First impressions of Ha Noi
by Jak Philips
(VNS) It's little over a fortnight since I swapped London for Ha Noi and what was initially a bold, slightly scary decision, has started to feel like the right one.
|Hubble bubble: In the eyes of many foreign tourists, bun cha on the streets of Ha Noi is something new, with its distinctive smell wafting out of cauldrons up and down the street, cooked by what look like witches casting spells and sorcery on suspicious meat. — VNS Photo Truong Vi
After an eye-opening first 14 days I'm starting to settle in, but it hasn't all been plain sailing.
As the airport taxi driver dropped me - bleary eyed and in desperate need of a shower - at the centre of Ha Noi's Old Quarter, I felt like I'd been hit with a sensory sledge hammer.
The first thing I noticed, or should I say couldn't fail to miss, was that life in this place moves quicker than I could presently comprehend.
Whizzing past my weary head was a blizzard of smells, sounds and xe oms like nothing I'd ever experienced.
The foreign surroundings were hitting me like an overpowering orchestra, so I knew I needed to take a deep breath and examine every instrument.
The smell, I traced to the coven of elderly ladies, huddled over cauldrons up and down the street, casting what looked like spells and sorcery on suspicious looking meat - it later turned out to be bun cha[rice vermicelli with grilled hot pork], a Ha Noi delicacy and my new favourite dish.
As the smell won me over, I turned my attention to the noise.
This was partly a by-product of furious haggling over said bun cha, but moreso the din of an endless river of scooters rushing past me with alarming alacrity.
The traffic I have since got used to, though it took me a while to figure out that Hanoians drive on the opposite side of the road to Londoners as even when on the right side of the road, dozens of scooters still come crashing towards me.
I comfort myself with the notion that, rather than seriously maiming me, these people are trying to make me feel welcome by driving down the wrong side of the street to remind me of home.
Back to the sensory assault - by now all this bedazzlement had given me quite an appetite, so my thoughts turned to food and I shuffled into one of the witches' lairs to give my tastebuds a workout.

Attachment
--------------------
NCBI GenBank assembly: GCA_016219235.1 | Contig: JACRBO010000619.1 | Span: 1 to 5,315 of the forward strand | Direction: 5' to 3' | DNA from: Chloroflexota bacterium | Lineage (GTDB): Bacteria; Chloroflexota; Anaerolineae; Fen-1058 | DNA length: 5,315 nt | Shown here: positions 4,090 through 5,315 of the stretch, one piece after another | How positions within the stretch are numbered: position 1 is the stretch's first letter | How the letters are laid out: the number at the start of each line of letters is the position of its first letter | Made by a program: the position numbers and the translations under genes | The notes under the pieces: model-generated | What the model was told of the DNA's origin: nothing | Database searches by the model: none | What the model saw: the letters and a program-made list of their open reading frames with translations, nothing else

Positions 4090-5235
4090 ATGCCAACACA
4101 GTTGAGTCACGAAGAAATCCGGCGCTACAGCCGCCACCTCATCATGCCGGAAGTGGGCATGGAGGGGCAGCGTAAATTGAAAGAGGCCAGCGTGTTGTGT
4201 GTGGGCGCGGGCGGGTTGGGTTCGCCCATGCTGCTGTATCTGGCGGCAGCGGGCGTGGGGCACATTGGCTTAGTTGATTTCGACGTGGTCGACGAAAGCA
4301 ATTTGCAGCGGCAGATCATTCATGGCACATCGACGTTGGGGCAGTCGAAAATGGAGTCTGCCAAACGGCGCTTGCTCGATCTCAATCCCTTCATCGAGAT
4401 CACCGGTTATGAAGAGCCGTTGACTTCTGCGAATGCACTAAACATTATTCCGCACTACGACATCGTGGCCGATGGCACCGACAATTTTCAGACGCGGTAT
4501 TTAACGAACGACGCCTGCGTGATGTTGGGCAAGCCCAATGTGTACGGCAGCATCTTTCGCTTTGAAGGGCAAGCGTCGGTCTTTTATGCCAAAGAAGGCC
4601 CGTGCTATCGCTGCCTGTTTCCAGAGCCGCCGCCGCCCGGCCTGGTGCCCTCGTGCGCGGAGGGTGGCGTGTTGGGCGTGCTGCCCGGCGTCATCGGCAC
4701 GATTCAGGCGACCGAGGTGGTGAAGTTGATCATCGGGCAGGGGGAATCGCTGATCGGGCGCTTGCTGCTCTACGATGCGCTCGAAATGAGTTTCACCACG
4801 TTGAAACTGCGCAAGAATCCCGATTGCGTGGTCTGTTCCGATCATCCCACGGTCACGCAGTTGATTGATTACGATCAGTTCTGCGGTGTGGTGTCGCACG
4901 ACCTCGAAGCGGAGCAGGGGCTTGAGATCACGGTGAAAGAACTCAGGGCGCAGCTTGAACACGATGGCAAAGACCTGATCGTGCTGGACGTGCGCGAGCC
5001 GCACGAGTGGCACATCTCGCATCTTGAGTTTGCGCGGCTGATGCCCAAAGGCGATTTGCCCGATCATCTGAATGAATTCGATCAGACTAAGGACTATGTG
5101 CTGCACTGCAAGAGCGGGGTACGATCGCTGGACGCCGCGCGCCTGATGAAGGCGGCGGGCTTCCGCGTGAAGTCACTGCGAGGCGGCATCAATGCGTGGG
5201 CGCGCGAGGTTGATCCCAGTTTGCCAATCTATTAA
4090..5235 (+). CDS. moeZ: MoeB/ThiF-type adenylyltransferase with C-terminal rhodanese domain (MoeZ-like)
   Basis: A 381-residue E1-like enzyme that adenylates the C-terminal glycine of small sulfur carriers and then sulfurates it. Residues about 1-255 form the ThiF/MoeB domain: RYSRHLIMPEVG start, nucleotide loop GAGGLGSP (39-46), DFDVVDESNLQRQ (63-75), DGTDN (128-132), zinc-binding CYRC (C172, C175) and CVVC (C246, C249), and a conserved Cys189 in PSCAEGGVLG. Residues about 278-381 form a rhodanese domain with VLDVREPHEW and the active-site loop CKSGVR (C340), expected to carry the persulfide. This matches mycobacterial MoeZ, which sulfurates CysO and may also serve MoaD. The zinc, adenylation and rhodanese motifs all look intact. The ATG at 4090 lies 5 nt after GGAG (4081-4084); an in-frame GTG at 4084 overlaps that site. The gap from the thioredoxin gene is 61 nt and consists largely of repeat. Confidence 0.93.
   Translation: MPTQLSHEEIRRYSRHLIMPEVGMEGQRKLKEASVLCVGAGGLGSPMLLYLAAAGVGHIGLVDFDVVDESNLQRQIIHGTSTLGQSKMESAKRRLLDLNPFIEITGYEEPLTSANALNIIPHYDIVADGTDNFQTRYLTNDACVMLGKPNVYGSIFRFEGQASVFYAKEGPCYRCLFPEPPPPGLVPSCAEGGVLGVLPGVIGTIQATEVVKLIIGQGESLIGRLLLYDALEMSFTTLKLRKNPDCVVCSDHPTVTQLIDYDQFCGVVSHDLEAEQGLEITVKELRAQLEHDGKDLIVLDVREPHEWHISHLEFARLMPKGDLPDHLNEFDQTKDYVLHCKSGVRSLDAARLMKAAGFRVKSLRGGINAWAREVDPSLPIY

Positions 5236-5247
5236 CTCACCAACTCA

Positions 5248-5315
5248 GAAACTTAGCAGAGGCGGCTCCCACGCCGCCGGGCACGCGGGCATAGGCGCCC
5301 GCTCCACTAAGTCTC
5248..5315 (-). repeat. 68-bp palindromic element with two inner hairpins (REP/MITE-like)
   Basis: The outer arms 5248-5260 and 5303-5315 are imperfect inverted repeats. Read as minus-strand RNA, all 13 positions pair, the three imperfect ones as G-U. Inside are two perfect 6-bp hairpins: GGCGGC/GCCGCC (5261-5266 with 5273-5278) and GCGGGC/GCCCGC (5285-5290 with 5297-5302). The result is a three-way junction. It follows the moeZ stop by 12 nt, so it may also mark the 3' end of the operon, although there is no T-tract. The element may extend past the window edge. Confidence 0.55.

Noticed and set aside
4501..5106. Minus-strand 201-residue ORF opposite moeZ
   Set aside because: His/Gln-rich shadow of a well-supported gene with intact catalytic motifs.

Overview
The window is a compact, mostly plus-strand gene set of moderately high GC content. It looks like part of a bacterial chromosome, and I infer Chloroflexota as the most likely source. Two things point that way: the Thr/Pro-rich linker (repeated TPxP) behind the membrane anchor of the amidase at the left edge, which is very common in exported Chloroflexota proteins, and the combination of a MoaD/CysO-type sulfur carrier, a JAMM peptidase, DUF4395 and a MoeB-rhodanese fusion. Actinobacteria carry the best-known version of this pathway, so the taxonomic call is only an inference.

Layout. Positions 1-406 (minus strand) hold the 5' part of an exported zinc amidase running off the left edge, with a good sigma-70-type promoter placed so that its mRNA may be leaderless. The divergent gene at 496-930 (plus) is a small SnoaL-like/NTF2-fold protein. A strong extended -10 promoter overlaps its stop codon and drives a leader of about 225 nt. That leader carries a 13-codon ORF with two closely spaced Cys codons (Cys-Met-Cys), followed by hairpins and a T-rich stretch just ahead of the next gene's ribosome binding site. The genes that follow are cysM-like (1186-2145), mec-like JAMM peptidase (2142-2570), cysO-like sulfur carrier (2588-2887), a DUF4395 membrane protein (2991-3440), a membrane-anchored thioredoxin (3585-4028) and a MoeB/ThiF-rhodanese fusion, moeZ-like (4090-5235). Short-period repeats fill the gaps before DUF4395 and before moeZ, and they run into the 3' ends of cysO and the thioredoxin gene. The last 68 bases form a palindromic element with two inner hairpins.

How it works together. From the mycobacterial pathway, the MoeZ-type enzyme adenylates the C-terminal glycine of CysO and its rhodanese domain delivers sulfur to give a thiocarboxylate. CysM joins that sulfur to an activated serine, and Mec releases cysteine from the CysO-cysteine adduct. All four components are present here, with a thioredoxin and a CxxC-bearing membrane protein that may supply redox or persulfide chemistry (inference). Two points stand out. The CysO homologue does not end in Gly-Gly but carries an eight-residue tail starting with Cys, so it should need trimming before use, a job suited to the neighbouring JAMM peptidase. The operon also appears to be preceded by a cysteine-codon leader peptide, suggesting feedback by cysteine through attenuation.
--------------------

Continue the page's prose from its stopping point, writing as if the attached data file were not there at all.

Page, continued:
Bun cha aside, I was actually already acquainted with many Vietnamese dishes from my time in London.
It's a little known fact that slightly north of London's uber-trendy Shoreditch, just before Haggerston, is an area known as Little Hanoi - the home of many Vietnamese expats and as you might expect, the home of several tasty restaurants.
As my mind trailed back to the pho xao bo [stir-fried rice noodle with beef] I would devour in London and how it tasted remarkably similar 9,000 miles away in Ha Noi, I started thinking about common ground the two cities share.
Aside from both being capital cities and cultural epicentres, there are some interesting historical parallels.
Both had been occupied sporadically for thousands of years, but can trace their first settlements to around 2,000 years ago - London AD43, Ha Noi approximately 200BC.
Since inception, the two cities have been occupied by foreign rulers several times and both can look to inspirational leaders who stood up to fight oppression in their country's hour of need.
Ho Chi Minh's great deeds need no introduction of course, but shortly before he fought off the French, Britain's Winston Churchill gallantly led his country to war against the oppressive Nazi Germany.
Both men are woven into their cities fabric and share the ability to inspire national pride through their courage and charisma.
As Edmund Burke famously said, "All it takes for evil to triumph is for good men to do nothing."
Winston Churchill and Ho Chi Minh knew this and rallied their troops to overcome evil for the sake of their nations' freedom.
The pair are examples of the greatness that can be achieved when good men do something.
But in terms of present day comparisons, I think there's an important similarity which is actually quite rare in modern cities.
Like London, the streets of Ha Noi are not just a means of travel, they are a destination in themselves - full of inimitable characters and unforgettable experiences.
Despite differing climates, both are outdoor cities where the bulk of trading, creating and socialising takes place on the streets.
Materially and spiritually, the lanes, alleys and pavements form the building blocks of these two cities, ensuring that adventure is always on your doorstep.
As I left London, its streets were glowing with pride having hosted a sensational Olympic Games.
The mood of the nation had never been better in my lifetime and the Games instilled a fresh sense of pride.
People were looking at their country with a fresh perspective and loving what they saw.
As I finished my meal and strolled through Hoan Kiem [Sword Lake] I thought: "Wouldn't it be great to one day see the Olympic torch lighting up the streets of Ha Noi...." —VNS